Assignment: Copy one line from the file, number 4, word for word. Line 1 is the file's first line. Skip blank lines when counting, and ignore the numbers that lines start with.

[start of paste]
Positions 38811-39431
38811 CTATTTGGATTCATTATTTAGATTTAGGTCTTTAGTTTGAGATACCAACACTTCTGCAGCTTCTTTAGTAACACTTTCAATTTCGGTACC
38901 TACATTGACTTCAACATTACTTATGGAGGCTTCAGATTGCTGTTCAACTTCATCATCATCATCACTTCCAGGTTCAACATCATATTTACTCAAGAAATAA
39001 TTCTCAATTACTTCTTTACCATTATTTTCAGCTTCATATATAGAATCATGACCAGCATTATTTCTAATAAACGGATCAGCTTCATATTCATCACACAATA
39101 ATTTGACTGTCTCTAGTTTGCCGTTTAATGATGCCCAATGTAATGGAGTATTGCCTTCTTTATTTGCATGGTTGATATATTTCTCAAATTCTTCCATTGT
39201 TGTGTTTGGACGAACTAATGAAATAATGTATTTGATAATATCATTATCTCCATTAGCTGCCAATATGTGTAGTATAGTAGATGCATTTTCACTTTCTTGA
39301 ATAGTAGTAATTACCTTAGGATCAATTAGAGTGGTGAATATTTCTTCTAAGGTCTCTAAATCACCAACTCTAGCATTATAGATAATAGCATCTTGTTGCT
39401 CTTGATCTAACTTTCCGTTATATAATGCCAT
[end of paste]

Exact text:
39001 TTCTCAATTACTTCTTTACCATTATTTTCAGCTTCATATATAGAATCATGACCAGCATTATTTCTAATAAACGGATCAGCTTCATATTCATCACACAATA